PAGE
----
The film tells a story of the middle-aged ambulance driver, Ivan, who lives alone in his run-down apartment. One day, when taking out the trash, Ivan bumps into a nine-year-old girl, Tonia, who says she came from a nearby town to visit her grandmother. Tonia unceremoniously asks Ivan for food and shelter because her grandmother is gone and she cannot get in touch with her. Ivan unwillingly assumes responsibility for the opinionated girl and her lapdog, and the unlikely trio embarks on an eventful day filled with hopes, disappointments, and revelations. The viewer gradually assembles Ivan’s traumatic life story by observing his interactions with Tonia and other acquaintances as he scrambles to put together a decent outfit to wear to his daughter’s sixteenth birthday. Ivan’s life “has turned upside down” when, after a bad helicopter accident that involved “falling and burning,” the formerly intrepid pilot with a zest for life has acquired a fear of heights and failed to adjust to his new, earth-bound existence. Ivan’s current life drags on as a pale shadow of his past adventures, and both his family and friends have written him off and moved on. Only a few keep urging him to turn his life around by taking up flying again, thereby aggravating his guilt over his seeming inability to overcome his acrophobia. Others, who still care, offer doubtful half-solutions like moving to a better place or simply moving to avoid the depressing status quo. Predictably for a film with a broken adult and a precocious but compassionate child, Tonia is the only person who eventually manages to turn Ivan “right side up.” Parallel to Ivan’s narrative, the viewer puts together pieces of Tonia’s puzzle: a much more intriguing but poorly developed story of a child traveling alone, wandering the streets away from her hometown in search of a lost parent, a “brave and strong pilot.” At some point in the film, Ivan must live up to this idealized vision if he wants to preserve his growing bond with Tonia, his second chance at getting fatherhood, family, and life right.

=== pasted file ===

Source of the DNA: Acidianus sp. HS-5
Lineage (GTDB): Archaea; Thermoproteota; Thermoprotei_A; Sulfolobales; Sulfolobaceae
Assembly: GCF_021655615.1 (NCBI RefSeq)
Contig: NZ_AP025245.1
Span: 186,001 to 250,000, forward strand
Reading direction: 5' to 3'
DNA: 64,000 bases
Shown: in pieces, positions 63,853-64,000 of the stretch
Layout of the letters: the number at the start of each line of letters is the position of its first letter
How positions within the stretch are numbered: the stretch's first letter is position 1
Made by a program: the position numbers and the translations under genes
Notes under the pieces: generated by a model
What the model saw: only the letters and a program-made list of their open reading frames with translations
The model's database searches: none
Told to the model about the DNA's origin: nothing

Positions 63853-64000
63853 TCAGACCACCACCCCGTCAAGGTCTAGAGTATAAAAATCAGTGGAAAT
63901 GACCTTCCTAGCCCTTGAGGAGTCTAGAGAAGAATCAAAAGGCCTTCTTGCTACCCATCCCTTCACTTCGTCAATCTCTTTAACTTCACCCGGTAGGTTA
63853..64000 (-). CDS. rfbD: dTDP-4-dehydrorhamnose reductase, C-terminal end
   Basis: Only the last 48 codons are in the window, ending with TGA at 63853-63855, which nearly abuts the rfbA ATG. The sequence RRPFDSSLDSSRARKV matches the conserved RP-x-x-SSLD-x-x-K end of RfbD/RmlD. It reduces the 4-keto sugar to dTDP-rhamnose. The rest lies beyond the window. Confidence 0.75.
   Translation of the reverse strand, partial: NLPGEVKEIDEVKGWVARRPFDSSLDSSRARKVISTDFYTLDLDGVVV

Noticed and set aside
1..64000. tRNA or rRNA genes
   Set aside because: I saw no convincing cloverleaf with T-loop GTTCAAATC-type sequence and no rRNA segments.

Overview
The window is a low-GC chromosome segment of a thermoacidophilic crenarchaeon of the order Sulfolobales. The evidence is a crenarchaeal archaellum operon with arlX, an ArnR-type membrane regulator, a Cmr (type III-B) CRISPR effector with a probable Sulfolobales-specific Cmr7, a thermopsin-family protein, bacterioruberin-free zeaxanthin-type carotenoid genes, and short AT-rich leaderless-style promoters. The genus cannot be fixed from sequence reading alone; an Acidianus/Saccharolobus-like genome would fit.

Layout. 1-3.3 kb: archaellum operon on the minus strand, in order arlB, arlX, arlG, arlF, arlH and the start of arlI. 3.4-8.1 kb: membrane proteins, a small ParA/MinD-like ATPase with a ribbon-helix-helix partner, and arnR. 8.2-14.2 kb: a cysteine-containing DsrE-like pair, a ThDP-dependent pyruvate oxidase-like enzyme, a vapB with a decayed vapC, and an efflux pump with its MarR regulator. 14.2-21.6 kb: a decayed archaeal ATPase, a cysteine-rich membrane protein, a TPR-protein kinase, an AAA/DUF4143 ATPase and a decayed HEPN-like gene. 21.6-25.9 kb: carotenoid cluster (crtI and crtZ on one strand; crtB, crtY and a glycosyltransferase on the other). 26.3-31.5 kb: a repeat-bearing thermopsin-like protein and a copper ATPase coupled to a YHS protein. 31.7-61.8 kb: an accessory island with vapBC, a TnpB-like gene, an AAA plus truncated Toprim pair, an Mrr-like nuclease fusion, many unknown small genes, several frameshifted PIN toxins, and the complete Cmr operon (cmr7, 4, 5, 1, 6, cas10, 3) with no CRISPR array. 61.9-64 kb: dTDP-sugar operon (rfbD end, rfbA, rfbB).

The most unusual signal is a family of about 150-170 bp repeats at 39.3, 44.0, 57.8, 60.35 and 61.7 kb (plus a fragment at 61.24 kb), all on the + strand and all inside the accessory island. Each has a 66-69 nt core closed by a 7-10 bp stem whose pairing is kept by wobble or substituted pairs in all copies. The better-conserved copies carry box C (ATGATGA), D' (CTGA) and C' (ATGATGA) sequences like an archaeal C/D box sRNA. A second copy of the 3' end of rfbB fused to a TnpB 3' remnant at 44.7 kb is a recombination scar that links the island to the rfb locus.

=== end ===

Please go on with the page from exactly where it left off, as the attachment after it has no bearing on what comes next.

Kirill Polukhin, one of the leading actors of the Tovstonogov Bolshoi Drama Theater in St Petersburg, plays the title character with a believable balance of natural charisma and low self-esteem: reminded at each step that he is an “eagle” turned “penguin,” Ivan nevertheless projects an innate openness and charm that explain the genuine attachment to him of both Tonia and Irina, a woman who loves him despite (or perhaps because) of his current “unmanly” weakness and lack of ambition. Polukhin’s wider popularity based on television series in which he is routinely typecast as a “charismatic scoundrel” (Bobrova 2016) curiously augments his role in Ivan. The palpable chemistry between the seasoned actor and his nine-year-old acting partner, Polina Gukhman, results in compelling acting and dialogue that, in the words of kinoteatr.ru reviewers, make for an “organic” and “soulful” viewing experience that is accomplished “in one breath” (“Ivan” 2016).

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Alexei Mizgirev: The Duelist - Дуэлянт (2016)

Director: Aleksei Mizgirev
Stars: Martin Wuttke, Yuri Kolokolnikov, Vladimir Mashkov

Пётр Фёдоров

An adventure film, with dramatic and thriller elements set against the backdrop of palaces and the noble view of the Russian capital, The Duelist centers on Yakovlev, a retired officer, who returns to St. Petersburg from a long exile. While in the city, he fights as a duelist's representative. (Nineteenth-century Russian duel law allowed for a duelist to be replaced by any one person.) Though Yakovlev fights for money, he also seeks honor and revenge against those who disgraced him, therein, challenging the Russian Providence. Yakovlev fearlessly plays with destiny as an example of traditional romantic characters from the Russian Classics.



Aleksei Mizgirev’s fourth feature-length film, The Duelist, differs significantly from what the director’s rather cineaste audience has seen before. Set in St Petersburg in 1860, the film is a contemporary version of a historical drama and costume film, with an action-driven plot and abundant cinematic effects. Although the IMAX spectacle is intended as up-to-date genre cinema made in Russia, it nevertheless adumbrates the auteur style of directing that Mizgirev pursued in his previous films, Hard-Hearted (Kremen’, 2007), Buben, Baraban (2009) and The Convoy (Konvoi, 2012). First, The Duelist echoes the gloomy urban landscapes characteristic for Mizgirev’s films about contemporary Russia; and second, the nineteenth-century characters are plunged into questions and problems which seem to matter still today. Whether auteur style or genre cinema—Mizgirev’s films reflect the director’s general interest in human behavior, in questions concerning personality and social environment, in honor and dignity as central moments of individual identity.